Testing explained

Protection in a crash

The Child Restraint Evaluation Program (CREP) assesses the crash protection performance of car seats using three simulated crash tests:

  1. Frontal impact test
  2. Side impact test
  3. Oblique impact test.

In all tests, crash test dummies that are equal to or above the upper end of the mass limit for each type of child car seat are used to measure the forces experienced by the dummy during the test. The data gathered is then analysed and the car seats are scored based on several performance aspects.


Video: Examples on how child car seats are tested

Frontal impact test

The frontal impact test simulates a situation where a correctly restrained child is involved in a head-on crash with another car of similar mass travelling at the same speed.

In this test, the child car seat with the restrained dummy is tested at a speed of 56 km/h and deceleration of 34 times the earth's gravity.

The car seat is evaluated in term of its ability to retain the dummy's head and torso, minimise the forward and upward motions of the dummy's head, manage the crash energy, maintain its structural integrity, and ensure the harness buckle is still working properly after the test.

Crash test of dummy in forward facing child car seat

Side impact test

The side impact test simulates a situation where a correctly restrained child in a car is struck from the side (90 degrees) by another car of similar mass.

In this test, the child car seat with the restrained dummy is tested at a speed of 32 km/h and deceleration of 20 times the earth’s gravity.

The car seat is evaluated in term of its ability to retain the dummy’s head and torso and maintain its structural integrity.

Side Crash test of dummy in forward facing child car seat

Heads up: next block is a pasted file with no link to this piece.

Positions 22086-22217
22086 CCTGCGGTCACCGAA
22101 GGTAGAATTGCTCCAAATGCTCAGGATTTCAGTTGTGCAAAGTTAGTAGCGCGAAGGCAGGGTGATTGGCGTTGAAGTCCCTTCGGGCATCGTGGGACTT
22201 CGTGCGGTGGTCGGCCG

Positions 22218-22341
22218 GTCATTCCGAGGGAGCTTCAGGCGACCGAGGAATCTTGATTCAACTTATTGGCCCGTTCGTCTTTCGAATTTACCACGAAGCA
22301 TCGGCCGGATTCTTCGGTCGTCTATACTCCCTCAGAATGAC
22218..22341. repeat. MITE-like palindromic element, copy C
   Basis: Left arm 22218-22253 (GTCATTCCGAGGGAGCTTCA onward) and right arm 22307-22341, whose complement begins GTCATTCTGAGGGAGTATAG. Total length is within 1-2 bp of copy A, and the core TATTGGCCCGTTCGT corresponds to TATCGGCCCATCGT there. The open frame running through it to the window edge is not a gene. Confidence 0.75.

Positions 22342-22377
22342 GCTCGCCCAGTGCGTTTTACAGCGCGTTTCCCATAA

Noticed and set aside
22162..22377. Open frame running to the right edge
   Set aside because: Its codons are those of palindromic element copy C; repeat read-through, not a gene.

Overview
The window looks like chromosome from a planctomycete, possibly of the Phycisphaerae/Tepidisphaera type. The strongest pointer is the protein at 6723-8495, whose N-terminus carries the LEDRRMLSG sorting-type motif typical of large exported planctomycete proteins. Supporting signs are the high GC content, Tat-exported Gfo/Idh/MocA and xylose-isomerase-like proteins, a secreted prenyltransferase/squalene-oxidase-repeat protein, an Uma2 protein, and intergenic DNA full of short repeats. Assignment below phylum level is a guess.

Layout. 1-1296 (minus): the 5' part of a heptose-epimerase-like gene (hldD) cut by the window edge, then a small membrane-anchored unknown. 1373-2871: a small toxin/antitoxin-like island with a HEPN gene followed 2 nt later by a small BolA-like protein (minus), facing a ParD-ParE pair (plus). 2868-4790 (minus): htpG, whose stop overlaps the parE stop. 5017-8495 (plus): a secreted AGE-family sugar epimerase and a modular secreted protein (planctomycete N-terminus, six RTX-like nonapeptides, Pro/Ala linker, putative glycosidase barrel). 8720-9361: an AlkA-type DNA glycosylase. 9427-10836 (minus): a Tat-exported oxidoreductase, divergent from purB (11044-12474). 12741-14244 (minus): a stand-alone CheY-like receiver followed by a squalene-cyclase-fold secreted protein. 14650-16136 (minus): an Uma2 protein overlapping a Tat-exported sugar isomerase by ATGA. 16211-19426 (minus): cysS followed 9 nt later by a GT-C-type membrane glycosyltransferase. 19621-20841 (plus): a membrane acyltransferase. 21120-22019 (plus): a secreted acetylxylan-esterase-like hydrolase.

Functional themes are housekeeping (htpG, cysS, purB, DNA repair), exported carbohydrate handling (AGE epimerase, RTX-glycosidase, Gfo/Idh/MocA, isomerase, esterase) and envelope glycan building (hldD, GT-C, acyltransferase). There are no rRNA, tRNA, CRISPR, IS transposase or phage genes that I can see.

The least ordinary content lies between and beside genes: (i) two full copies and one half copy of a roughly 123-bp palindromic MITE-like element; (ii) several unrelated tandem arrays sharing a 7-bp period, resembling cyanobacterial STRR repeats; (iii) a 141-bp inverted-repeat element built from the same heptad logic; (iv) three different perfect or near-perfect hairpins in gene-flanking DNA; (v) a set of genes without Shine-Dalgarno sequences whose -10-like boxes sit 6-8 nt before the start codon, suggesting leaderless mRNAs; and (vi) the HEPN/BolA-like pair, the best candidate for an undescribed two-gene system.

Oblique impact test

The oblique impact test simulates a situation where a correctly restrained child in a car is struck at an angle (66 degrees) by another car of similar mass.

In this test, the child car seat with the restrained dummy is tested at a speed of 32 km/h and deceleration of 20 times the earth’s gravity.

The car seat is evaluated in term of its ability to retain the dummy’s head and torso and maintain its structural integrity.

Crash test of dummy in forward facing child car seat

Ease of use

CREP also assesses how easy it is to use child car seats correctly. The assessment methods were originally taken from methods developed by the US National Highway Traffic Safety Administration (NHTSA). However, the Australian protocol expands on those used in the NHTSA method and includes additional assessments of features. These primarily relate to the product packaging and an assessment of any feature modified from the base model.

This method requires each feature listed within five categories to be assessed individually. The five categories are:

  1. Packaging
  2. Instructions
  3. Labels
  4. Securing/releasing the child, and
  5. Securing/releasing the car seat within the vehicle (not used for booster ratings).

Each feature is scored on a scale of excellent, good, above average, average and meets AS/NZ Standard. Each car seat is evaluated by a single expert assessor. A second expert then independently performs an audit on a small sample of the seats. A panel then compares the results and where appropriate, reviews the assessment criteria and ratings for all seats.


Video: Simulation of children unrestrained or incorrectly restrained

 
 

Voiceover:

This 9 month-old baby is sitting on a parent’s lap.

The parent is wearing a seatbelt, but the child is unrestrained.

The airbag inflates into the baby’s face, lifting the baby towards the vehicle roof.

The likely damage to this baby would be a broken neck and possible skull fracture.

The parent would possibly suffer a facial injury.

This child has placed the sash belt under his arm.

In this 48 km/h crash, the sash belt slides down with both parts of the belt, then tightening into the child’s abdomen.

The child’s body wraps itself around the belt.

Internal abdominal injuries, possible spinal, neck and facial injuries would occur.